Lesson #1: A factory visit beats hands down what you can learn from the internet or telephone conversations.
Our first destination was Elkhart Indiana. Now either I missed something in all of the digging I did or did not understand what I was reading or what the fellow said on the phone. What I learned once we actually got there was that this particular company did not really make their own trailers, but took a basic unit from a local volume manufacturer in nearby Goshen and up-fitted the trailers to their specifications and options. After pushing to visit their ‘factory’, the best they could do was arrange a tour of the local manufacturer that built their base trailers. It turned out that this local company was on my ‘not to be considered list’ . The only good result of this was a confirmation that my initial assessment of the ‘volume manufacturer’ was correct. To me, a sledge hammer is not a tool used in manufacturing process, to adjust frames and knees after welding, in order to make floors and walls fit properly.
Lesson #2: You can learn a lot from talking to current owners.
The next stop was NuWa in Chanute Kansas. There is a city campground a stones throw from the plant and just across the street from the hotel we were staying in. The night of our arrival, I noticed all the Nuwa rigs in the campground and we took a stroll through and ended up talking to a number of owners (it is where all Nuwa owners park when coming in for service at the factory). They were all very candid about their rigs, very willing to share information and give us a look around inside their homes, with lots of useful information for us ‘1st timers’. The factory tour was amazing and very informative. We looked at a brand new model on the line and fell in love with it.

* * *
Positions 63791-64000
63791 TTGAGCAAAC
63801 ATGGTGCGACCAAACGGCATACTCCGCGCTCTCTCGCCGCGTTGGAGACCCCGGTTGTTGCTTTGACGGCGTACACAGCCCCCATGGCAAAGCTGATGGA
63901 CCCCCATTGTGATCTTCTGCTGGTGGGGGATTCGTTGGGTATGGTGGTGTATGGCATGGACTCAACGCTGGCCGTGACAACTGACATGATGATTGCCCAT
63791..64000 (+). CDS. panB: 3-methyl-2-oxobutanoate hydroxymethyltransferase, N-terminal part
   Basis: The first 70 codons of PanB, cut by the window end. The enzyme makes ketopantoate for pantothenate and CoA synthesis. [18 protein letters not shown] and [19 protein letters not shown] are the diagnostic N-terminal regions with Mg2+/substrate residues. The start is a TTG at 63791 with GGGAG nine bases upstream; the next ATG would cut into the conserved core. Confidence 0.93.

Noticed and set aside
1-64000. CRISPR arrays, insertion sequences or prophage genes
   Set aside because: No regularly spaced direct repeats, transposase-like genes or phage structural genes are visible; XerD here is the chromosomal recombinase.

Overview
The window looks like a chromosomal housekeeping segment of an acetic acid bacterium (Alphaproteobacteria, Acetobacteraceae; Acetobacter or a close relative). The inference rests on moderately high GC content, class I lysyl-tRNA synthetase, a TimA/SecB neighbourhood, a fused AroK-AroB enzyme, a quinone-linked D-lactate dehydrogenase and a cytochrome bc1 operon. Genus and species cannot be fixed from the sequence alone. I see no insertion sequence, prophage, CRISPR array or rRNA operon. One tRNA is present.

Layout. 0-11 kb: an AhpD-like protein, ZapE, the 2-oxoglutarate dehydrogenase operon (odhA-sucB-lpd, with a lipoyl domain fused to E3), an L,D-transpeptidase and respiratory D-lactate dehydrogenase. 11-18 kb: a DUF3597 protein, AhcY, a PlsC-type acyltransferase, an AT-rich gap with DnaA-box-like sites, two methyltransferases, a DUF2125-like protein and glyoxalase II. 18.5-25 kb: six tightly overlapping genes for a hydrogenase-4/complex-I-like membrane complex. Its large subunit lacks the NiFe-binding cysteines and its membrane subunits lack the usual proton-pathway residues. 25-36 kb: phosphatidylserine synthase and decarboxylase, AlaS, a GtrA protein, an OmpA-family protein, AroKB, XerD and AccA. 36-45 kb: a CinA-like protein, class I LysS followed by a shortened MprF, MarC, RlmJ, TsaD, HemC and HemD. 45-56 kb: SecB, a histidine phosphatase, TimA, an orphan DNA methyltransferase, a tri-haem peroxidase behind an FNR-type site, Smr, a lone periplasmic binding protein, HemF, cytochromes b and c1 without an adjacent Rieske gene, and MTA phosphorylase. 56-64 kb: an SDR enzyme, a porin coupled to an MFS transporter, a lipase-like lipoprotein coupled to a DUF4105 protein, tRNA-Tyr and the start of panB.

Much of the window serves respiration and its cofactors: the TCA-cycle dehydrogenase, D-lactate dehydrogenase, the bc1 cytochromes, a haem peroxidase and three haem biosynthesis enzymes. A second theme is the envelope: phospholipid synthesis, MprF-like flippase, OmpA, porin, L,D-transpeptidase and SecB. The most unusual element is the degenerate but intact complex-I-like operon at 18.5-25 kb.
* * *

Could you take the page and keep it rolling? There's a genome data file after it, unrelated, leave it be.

Their trailers met almost all of my long list of requirements, with some things that I knew I could upgrade myself. By the time we left Chanute, we were convinced that we would be buying a new NuWa Champagne, but felt we should continue our trip and make our other appointments as a courtesy.
The next stop was New Horizons in Junction City Kansas. Perhaps it was an omen of things to come, but when we checked into the hotel, the clerk advised us that they were under a tornado watch and if the sirens went off, to take the bed mattress and put it over us while lying in the bathtub. For a couple of ‘easterners’ who only dealt with Nor'easter's and the ocean rising and surrounding your house , this was a sobering warning. We spent the evening watching the radar on TV and once the danger was lifted, went out for dinner.